Basically, they are an extended version of active measures, which is something known back from Soviet times. And, by "active measures," I mean really a wide complex of interference, including proxy political funds, paid street protests and paid activists that carry out provocations, that attack Ukrainian groups, even planned terrorist attacks, and even carry out terrorist attacks because they planted a bomb in a car of the Right Sector once in Odesa. But, other than that, there were several plans that were real terrorist activity and they are simply criminal, like, for instance, the plan Troy, that was published by The Times in Great Britain. That envisioned setting up a proxy front to subvert Ukraine's Zaporizhia oblast from within, to prepare for a military invasion from occupied Donbas. So, it included things like bribing SBU officers and infiltrating their people, like the pro-Russian people, into defense structures and setting up civic groups that would just generate a lot of discontent with life and calls for Russia to come and invade. So this is a wide complex of measures and it's basically a programme of measures to subvert the Zaporizhia oblast. It never happened, but nevertheless, it gives an idea of the proposals that Surkov received.
Did you have the evidence of Russian funding?
Of course. It's interesting that, in the third leak, basically, it mostly consists of what I view to be grant proposals that Surkov received from different groups.
Can you give some figures? For example, how much does it cost for...
Well, the plan Troy for the Zaporizhia oblast was estimated at $179,000 to carry out this complex of operations...
So basically, there are people in Ukraine, in eastern Ukraine, who are saying: Look, we're going to organize street protests and we need this much money...
This is a very good question. Unfortunately, yes, the Surkov Leaks revealed that there are many people in Ukraine that are willing to carry out these activities in return for funds. So, basically, what I see – there are two types of people Surkov collaborated with in Ukraine. One of them are the people who will do it for money, basically, and the other – a small group that are the ideological allies, that do support the ideas of the Russian world and are ready to collude with Russia in order to make it happen, which managed these other groups that were working for money. But, I suppose that traitors can happen is any country.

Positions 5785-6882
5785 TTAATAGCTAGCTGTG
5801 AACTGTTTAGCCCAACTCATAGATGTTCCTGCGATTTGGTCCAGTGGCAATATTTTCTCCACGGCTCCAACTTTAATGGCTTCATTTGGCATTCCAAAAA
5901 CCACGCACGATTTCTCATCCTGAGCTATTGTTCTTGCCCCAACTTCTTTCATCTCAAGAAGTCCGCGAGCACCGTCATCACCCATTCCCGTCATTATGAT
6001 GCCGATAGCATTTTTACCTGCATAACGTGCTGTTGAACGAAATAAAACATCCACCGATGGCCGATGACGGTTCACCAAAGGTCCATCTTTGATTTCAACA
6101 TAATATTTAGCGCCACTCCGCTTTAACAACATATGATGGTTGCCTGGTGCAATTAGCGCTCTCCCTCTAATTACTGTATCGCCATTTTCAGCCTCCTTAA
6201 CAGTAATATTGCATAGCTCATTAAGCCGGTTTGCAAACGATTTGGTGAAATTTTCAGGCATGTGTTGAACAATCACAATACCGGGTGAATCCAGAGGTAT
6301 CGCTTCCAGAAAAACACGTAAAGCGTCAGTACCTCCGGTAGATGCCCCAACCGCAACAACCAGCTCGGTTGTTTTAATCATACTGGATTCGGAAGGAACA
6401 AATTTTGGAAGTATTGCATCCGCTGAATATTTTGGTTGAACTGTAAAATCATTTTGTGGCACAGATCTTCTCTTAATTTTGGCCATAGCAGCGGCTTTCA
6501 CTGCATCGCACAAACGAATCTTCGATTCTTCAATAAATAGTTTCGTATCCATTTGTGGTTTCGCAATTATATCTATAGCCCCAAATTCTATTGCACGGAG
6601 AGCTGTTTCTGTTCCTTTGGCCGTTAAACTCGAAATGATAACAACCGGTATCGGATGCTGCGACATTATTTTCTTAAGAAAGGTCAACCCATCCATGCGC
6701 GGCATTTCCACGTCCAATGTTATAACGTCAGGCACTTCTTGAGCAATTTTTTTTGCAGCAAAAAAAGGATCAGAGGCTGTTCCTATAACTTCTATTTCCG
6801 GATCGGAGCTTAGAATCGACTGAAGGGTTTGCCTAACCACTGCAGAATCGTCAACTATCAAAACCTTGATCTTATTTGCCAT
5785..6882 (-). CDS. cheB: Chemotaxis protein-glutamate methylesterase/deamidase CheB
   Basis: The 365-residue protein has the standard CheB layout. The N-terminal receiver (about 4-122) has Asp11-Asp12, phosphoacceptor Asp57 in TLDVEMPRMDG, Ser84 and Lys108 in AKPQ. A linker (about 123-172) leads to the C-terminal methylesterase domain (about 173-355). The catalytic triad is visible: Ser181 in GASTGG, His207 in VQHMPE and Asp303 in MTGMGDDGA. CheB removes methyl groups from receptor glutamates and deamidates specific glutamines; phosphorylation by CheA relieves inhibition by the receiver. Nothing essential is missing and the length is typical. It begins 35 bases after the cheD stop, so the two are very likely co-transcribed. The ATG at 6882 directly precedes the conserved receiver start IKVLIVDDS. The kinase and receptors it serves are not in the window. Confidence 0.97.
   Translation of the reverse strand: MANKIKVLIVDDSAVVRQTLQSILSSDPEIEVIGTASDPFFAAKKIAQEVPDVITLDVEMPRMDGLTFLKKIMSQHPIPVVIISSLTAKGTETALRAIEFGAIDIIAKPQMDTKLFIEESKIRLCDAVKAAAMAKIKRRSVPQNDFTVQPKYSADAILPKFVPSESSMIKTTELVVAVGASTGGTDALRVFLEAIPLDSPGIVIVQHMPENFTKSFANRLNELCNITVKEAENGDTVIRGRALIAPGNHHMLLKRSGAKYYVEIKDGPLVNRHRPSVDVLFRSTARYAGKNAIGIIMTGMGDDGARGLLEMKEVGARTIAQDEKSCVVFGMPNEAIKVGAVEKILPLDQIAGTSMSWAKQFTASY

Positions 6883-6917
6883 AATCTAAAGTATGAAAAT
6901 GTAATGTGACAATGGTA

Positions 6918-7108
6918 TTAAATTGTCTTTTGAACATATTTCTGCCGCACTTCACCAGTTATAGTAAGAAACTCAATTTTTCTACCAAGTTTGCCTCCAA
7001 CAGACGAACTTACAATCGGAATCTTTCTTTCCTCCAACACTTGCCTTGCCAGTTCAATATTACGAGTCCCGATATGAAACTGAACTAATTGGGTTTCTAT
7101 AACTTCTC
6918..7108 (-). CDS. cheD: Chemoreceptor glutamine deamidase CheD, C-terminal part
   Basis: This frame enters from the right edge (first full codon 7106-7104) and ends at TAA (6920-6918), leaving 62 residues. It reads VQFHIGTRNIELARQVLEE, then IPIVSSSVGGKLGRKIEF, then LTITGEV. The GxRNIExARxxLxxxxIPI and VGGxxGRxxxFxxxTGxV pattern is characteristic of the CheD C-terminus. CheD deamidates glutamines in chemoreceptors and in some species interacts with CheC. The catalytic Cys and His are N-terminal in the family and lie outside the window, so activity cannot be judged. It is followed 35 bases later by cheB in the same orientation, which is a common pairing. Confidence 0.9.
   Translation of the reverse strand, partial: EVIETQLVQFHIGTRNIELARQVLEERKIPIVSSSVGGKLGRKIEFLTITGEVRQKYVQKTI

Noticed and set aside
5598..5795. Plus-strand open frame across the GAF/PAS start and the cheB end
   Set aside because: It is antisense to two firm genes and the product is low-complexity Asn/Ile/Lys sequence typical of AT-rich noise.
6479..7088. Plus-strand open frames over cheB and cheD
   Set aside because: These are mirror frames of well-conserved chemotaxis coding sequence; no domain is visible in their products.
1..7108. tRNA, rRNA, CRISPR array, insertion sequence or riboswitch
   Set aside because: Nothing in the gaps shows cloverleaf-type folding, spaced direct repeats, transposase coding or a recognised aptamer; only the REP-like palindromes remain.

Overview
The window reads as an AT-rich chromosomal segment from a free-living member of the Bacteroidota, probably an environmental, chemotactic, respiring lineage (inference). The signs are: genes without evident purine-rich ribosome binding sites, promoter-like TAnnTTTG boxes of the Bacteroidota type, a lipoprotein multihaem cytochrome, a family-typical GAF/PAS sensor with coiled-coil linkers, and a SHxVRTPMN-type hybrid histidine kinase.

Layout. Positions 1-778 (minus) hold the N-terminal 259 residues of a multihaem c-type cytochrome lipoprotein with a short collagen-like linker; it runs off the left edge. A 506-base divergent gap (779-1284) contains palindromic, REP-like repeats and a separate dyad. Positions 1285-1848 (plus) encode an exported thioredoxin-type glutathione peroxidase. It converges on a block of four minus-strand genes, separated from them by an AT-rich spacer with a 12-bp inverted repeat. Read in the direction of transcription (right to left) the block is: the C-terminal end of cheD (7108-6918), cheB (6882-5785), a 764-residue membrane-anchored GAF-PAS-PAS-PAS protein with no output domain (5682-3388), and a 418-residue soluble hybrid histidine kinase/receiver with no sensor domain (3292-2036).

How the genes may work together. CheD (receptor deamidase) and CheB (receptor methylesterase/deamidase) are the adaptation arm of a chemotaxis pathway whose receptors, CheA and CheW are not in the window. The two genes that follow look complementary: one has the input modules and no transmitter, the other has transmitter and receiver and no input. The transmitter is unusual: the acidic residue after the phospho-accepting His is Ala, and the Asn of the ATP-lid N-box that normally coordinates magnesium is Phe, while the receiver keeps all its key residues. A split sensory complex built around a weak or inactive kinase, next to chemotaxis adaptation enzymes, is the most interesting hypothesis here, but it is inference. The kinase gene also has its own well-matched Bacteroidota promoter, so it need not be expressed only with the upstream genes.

And I suppose that all these funds are unofficial and it's given in cash?
Well, we know that from the trial of the separatists in Odesa that were setting up the Bessarabia Republic that a trial was held and I think they travelled to Moscow to get this money and then I think there was something like a bank transfer. So, from that we know the concrete ways of how this money came. But, I mean, in Odesa it was really like employees. There were just these payslips stating how much money each player should get every week coming in to Ardzinba's account, because Inal Ardzinba – his helper – he managed the separatist activity on Odessa.
You made the announcement of this report in the western media, in the British media, was it easy to get the interest of the British media?
It was very easy to get the interest because they have the case of Skripal right now and it's a big deal and more attention is being paid to Russia's hybrid war. But, you know, another thing that I think is very interesting from the upcoming report that has relevance not only for Ukraine but other countries, is the amount of just general analytical information about Ukraine that Surkov received. And this is mainly Surkov, maybe he was dealing with like the large-scale strategy planning, but, the majority of emails he received are actually analytical briefs – very, very detailed analytical briefs – telling about the media situation in Ukraine, the political situation in Ukraine, all these little details that most Ukrainians don't know. So he had a team of analysts that monitored the situation very closely and we see this as evidence of a technique being employed that is known as "reflexive control," whereas a person who uses reflexive control analyses his opponent to know him perfectly and to manipulate his opponent into making the decisions that are beneficial to the manipulator. So here we see proof of how Russia was doing this in Ukraine. The Russians analysed the Ukrainian situation, the Ukrainian fears, the Ukrainian problems and divisions to such a detailed extent that it easily manipulated them, it easily exploited them to generate the divisions that we are talking about so much right now in the USA, in Europe and beyond.
Basically, this is also a typical KGB tactic to find a weakness and manipulate it.
Yes, yes, yes, but, here we see the ways in how this was being done, and, I can say that... First, it was very hard to figure out what was going on in Surkov's emails, why are all these briefs there, why is there all this analysis of the political situation. I mean, they are huge, it's a 20-page paper, with several coming in each day.
Can you say when you are going to publish this report what exactly will be in it? Will it all be empirical information or are you trying to systematize all that?
The report will hopefully go out in late May. It will be published by RUSI – The Royal United Services Institute in London – and there, of course, we try to include as much empirical evidence as we could, but, we try to go a step higher and analyse the strategies that are being employed in order to get to the patterns and the tactics that Russia is using.